Wednesday, September 2, 2015

Live Life on Your Own Terms

A few weeks ago I had an unpleasent encounter with a lady at the grocery store; the one who remarked, "You forgot to grow."  Recently, on a trip to Bryce Canyon National Park, I was admiring some artwork in the hallway at the visitor's center when a man greeted me with a nod and smile as he walked by.  A minute later he returned and gently placed his hand on my shoulder.

"I had to come back and tell you . . .  you have had many struggles, right?" he asked and I nodded, a little wary but not much.  "But you don't let it stop you."  Then his voice cracked and he broke down.  "I think that's great."  Then he walked away.

On the one hand it was awesome that he noticed that it is very hard sometimes to explore the world, put a smile on my face and join in on outings and activities even though I'm tired,  or go out hiking when I've got these short legs and balance issues while my husband, Jim, and our exchange student, Naja, have long legs and an easier time of it.  The elevation at Bryce is a killer for me.  I get so out of breath up there, and not just from the breath-taking views!  I appreciate when people notice that I'm there, I'm trying, I'm doing.

On the other hand, it feels weird sometimes to be singled out as special.  "Oh, you're so brave." "You've got such guts."  You don't let anything stop you."  "You do so well despite your challenges."  I'd love it if they would just smile and say hi sometimes and leave it at that.  It would be nice to be treated like anyone else.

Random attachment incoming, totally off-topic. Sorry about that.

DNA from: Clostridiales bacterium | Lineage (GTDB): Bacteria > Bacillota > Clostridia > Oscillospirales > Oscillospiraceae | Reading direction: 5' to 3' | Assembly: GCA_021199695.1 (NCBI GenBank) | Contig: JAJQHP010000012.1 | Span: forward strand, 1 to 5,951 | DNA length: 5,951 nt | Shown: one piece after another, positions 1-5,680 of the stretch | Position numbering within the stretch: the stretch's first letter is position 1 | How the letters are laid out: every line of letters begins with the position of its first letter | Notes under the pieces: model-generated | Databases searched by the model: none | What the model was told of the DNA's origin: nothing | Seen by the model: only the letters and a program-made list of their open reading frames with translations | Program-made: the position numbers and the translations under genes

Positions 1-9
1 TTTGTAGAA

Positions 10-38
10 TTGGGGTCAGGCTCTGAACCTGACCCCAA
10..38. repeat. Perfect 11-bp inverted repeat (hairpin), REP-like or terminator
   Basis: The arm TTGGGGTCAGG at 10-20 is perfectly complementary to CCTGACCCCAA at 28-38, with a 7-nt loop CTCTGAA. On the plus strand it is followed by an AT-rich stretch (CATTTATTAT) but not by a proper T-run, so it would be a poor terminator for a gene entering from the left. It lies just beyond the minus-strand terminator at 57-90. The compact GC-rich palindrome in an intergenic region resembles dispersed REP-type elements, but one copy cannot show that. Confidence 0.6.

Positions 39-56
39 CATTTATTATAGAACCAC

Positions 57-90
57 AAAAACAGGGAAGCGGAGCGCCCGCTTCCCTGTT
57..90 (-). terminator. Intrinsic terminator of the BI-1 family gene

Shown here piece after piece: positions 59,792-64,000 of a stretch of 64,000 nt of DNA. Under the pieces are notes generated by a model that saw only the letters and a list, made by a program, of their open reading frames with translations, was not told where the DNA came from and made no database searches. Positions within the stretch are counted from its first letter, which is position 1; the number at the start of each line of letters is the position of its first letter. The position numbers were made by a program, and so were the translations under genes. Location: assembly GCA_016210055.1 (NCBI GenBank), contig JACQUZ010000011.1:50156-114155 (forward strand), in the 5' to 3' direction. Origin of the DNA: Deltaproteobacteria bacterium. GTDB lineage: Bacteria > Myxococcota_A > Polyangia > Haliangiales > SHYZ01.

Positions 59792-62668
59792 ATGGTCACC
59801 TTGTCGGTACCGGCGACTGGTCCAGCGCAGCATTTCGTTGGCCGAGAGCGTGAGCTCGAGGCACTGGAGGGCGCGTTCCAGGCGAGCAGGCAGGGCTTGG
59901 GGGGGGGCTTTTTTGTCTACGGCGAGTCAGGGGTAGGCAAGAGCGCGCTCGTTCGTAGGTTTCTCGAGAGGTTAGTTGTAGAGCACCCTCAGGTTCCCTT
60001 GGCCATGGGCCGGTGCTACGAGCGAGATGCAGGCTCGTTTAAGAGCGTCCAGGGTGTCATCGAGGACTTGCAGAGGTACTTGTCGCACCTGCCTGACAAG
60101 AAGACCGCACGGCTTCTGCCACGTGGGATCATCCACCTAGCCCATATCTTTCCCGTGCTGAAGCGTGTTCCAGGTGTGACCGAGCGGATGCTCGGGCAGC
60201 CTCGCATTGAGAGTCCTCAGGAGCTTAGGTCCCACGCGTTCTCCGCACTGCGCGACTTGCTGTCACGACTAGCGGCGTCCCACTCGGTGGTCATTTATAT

But the fact is, I do have issues.  I do need help on the hills and narrow paths when I explore.  If I didn't get help, I may possible trip on the slightest blip on the path and go tumbling down a mountainside, whereas others would be able to rebound and recover, or may not even notice that blip in their path at all. 

We each have our own path to take in life.  It is important to choose the one that suits us best as individuals rather than going along with the crowd.  Accept and decline help graciously when appropriate.  Follow your own path; don't let others choose it for you due to their own stereotypes or limited views, or even those who think, heck, you can do anything and convince you that you should try death-defying feats.  Listen to your gut.  Live your life on your own terms.  

Monday, August 10, 2015

You Forgot to Grow

I'm back after a bit of a break.  We welcomed Naja, a Danish high school student we are hosting this school year, on August 4, so we took some time off to get acquainted and show her around the area a bit.  We braved the Grand Canyon in the pouring rain, although the sun came out long enough for us to enjoy our picnic lunch outside under a canopy of pine trees.  Checked out a bit of Zion National Park, as well as the desert landscape of neighboring Nevada and Arizona.  Went to a birthday BBQ over the weekend, and, of course, ate a bit of  ice cream too.  :-)    We have so many ice cream places in our area!  The first year we were here (2007), we tried every single one of them to see which were our favorites.  Yum.  :-)  Naja also made us a delicious Danish meal last night.  

It's been a busy, fun week.  She is a lovely girl.  We have had a very nice time.  I think this will be a great adventure for us all.

Now, on to the subject of today's post...

Earlier in the week, Jim and I were at the grocery store, when a lady came up to me and joked, "You forgot to grow!  Bet you have never heard that before."